Amazon announced a surplus of products and services at its September 2019 hardware event in Seattle, including new Echo smart speakers, a new smart display, as well as its first-ever wearables: the mainstream Echo Buds wireless headphones and the experimental Echo Frames smart glasses and Echo Loop smart ring. Amazon is moving aggressively to expand Alexa’s user base to the next level – beyond the home, where the popular voice assistant has so far had the most impact.
Alexa is widening its horizons
Amazon has built multiple products to integrate Alexa into people’s daily lives, but its impact has been largely limited to inside the home. With its new wearable Echo Buds, Amazon is expanding Alexa’s customer base and taking Alexa on-the-go in the only other personal electronics beside a smartphone – wearables.
At $130, the Echo Buds don’t offer any unique features, but are comparatively inexpensive and undercut almost every other brand on price. Amazon also introduced two invite-only trial devices with limited availability: a pair of smart glasses, Echo Frames and a smart ring, Echo Loop, with always-on Alexa access. Smart glasses and smart rings are niche products aimed at early adopters and are unlikely to become mainstream devices just yet. But the launch of a wearable category of products indicates Amazon is aware that the future of voice assistants is very much on-the-go and personalised.
Alexa will be more private but will it be enough?
Privacy was the white elephant at the hardware event inside the Amazon Spheres in Seattle, and Amazon addressed it head-on within the first five minutes. Amazon introduced several skills to reassure its customers of their data privacy. Users can now auto delete voice recordings by issuing a voice command (“Alexa, delete what I just said,” or “Alexa, delete everything I said today.”) Users can also ask Alexa if a conversation was recorded (“Alexa, tell me what you heard”). Customers also have the option of rolling deletion of all recordings older than a certain time frame: three months or 18 months. For Amazon, gaining trust is crucial in expanding Alexa everywhere.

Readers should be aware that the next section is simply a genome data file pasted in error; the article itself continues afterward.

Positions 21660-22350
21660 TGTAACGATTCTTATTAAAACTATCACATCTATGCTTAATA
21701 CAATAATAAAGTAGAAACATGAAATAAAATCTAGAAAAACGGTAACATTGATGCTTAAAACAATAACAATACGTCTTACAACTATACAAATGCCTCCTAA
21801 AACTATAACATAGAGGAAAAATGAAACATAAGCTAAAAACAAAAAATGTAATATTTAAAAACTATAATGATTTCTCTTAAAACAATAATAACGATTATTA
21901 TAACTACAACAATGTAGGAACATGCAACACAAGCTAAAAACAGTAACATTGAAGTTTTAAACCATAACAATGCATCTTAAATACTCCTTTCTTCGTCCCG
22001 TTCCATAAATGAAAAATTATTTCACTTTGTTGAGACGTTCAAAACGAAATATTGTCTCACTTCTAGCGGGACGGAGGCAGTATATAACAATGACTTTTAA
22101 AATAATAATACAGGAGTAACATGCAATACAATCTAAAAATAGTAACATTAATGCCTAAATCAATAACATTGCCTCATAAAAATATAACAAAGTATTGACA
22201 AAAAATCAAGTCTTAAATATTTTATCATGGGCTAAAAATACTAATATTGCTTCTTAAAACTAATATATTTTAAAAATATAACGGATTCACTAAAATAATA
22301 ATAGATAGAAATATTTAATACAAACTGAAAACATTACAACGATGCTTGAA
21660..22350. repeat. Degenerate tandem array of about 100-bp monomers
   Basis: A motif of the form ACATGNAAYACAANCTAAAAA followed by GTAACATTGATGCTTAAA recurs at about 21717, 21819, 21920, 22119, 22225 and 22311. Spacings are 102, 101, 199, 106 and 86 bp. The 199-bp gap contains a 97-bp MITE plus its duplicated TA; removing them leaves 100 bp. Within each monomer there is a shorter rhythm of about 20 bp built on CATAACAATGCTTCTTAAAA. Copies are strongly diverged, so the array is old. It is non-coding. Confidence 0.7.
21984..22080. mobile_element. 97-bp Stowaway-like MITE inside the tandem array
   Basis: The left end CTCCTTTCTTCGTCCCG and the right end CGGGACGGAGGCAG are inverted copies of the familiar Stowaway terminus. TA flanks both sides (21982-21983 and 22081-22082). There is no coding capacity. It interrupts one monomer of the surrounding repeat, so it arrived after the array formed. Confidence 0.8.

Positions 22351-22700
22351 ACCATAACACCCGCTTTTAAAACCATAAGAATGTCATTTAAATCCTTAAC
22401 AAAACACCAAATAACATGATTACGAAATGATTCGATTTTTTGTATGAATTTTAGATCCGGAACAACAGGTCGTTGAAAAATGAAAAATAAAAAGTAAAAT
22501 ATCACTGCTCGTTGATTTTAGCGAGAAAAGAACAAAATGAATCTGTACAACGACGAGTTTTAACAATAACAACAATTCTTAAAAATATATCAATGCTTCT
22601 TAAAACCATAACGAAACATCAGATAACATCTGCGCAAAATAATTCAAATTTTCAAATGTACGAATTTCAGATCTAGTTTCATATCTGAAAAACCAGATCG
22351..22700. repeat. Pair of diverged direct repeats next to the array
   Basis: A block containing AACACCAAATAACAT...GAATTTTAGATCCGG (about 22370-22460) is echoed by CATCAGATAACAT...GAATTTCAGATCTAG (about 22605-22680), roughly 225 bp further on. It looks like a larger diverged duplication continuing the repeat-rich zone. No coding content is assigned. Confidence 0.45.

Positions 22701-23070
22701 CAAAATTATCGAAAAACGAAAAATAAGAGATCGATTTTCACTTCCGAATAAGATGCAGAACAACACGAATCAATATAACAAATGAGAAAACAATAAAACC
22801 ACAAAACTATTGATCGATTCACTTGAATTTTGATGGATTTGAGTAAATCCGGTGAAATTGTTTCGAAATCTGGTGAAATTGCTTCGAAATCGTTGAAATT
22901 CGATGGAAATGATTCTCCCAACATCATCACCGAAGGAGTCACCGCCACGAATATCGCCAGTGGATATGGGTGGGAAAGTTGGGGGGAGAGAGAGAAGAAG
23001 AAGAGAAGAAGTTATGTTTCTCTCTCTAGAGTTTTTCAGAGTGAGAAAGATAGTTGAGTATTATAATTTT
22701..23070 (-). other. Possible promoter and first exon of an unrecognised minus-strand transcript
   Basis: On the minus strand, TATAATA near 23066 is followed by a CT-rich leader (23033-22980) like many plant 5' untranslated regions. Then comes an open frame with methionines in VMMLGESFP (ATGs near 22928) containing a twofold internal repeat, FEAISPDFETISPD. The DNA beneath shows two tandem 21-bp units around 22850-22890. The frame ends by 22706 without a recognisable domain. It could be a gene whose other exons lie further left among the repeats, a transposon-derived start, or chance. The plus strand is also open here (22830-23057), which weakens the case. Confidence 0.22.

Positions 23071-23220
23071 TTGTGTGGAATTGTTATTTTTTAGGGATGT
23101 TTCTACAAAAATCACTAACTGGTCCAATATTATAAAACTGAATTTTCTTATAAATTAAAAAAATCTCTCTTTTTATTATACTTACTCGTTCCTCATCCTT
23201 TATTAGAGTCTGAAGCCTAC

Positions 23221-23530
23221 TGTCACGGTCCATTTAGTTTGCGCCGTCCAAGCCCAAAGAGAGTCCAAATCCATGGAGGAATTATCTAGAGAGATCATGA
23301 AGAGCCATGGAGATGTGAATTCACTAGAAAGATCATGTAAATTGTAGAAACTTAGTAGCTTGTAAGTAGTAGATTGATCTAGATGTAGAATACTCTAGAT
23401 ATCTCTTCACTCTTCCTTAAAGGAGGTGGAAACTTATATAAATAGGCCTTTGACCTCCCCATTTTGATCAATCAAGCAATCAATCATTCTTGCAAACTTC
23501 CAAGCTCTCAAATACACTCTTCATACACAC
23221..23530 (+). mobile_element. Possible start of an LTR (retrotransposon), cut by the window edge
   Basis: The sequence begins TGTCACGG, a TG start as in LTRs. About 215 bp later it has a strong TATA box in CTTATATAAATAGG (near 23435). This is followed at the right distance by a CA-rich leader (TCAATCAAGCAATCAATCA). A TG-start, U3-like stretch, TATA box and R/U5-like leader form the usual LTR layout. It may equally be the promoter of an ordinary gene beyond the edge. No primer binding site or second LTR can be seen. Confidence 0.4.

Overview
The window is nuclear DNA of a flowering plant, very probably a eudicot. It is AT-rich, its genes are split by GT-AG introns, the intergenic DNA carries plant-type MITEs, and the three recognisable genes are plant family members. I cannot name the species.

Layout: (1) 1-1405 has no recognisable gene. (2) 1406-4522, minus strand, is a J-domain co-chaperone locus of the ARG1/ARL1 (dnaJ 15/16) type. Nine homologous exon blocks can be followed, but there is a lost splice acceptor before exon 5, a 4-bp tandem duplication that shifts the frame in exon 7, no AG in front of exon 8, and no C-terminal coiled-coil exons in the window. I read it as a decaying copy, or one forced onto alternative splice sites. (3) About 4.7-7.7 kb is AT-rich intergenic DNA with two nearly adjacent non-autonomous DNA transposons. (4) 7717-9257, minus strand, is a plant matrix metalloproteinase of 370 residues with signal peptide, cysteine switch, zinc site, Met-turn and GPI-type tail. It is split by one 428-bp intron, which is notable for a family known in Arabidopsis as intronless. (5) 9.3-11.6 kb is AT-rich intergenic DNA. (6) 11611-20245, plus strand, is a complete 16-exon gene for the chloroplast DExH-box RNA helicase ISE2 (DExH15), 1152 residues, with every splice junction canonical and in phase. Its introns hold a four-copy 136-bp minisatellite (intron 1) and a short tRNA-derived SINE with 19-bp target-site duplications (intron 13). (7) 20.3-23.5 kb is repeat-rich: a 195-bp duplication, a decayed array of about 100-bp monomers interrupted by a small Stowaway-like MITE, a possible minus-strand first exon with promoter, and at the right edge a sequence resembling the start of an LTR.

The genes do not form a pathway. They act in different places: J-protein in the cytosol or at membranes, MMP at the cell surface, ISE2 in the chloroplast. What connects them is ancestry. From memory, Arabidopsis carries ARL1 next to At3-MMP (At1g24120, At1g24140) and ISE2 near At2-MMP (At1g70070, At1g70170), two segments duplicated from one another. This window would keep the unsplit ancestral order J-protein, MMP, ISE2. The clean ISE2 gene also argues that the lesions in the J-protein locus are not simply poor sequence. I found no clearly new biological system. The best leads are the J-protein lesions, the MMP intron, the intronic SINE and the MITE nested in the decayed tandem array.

Apple openly advertises its closed ecosystem and commitment to customer data privacy and Google is adopting an opt-in privacy model, similar to Amazon. Adding more transparency features is a step in the right direction, but privacy will be an ongoing industry-wide concern with the rise of AI and IoT products and capabilities.
Amazon needs a smartphone
Amazon’s Alexa is missing one key attribute that Google Assistant and Apple’s Siri have: the smartphone. Google Assistant is on a billion Android smartphones globally, supports 30 languages, and is available in 80 countries. Amazon’s Alexa supports seven languages. Apple’s Siri, though not on par with Alexa and Google Assistant in functionality and skills, is the only voice assistant available on a billion iPhones across the world.
If Amazon wants to truly expand Alexa’s user base, it is time to revisit the smartphone, the one device guaranteed to be with a user all day. Amazon’s 2014 Fire phone was expensive, gimmicky and designed more for Amazon than the consumer, and did not garner much sales traction. Amazon will need strong partnerships if it is to re-enter the smartphone market, with both OEMs and carriers, as well as a strong marketing campaign. A smartphone will be a central hub for Amazon’s content and services and generate significant customer data to feed Amazon’s AI, far more in scope than earbuds or smart speakers.
Amazon has also amassed plenty of value adds to offer customers since 2014: a large music service, award-winning original video content, and one of the most efficient voice assistants currently available.
In the meantime, Amazon’s foray into wearables is a training ground for Amazon to take Alexa on-the-go and see which product sticks with the consumer.
NS Tech and GlobalData are part of the same group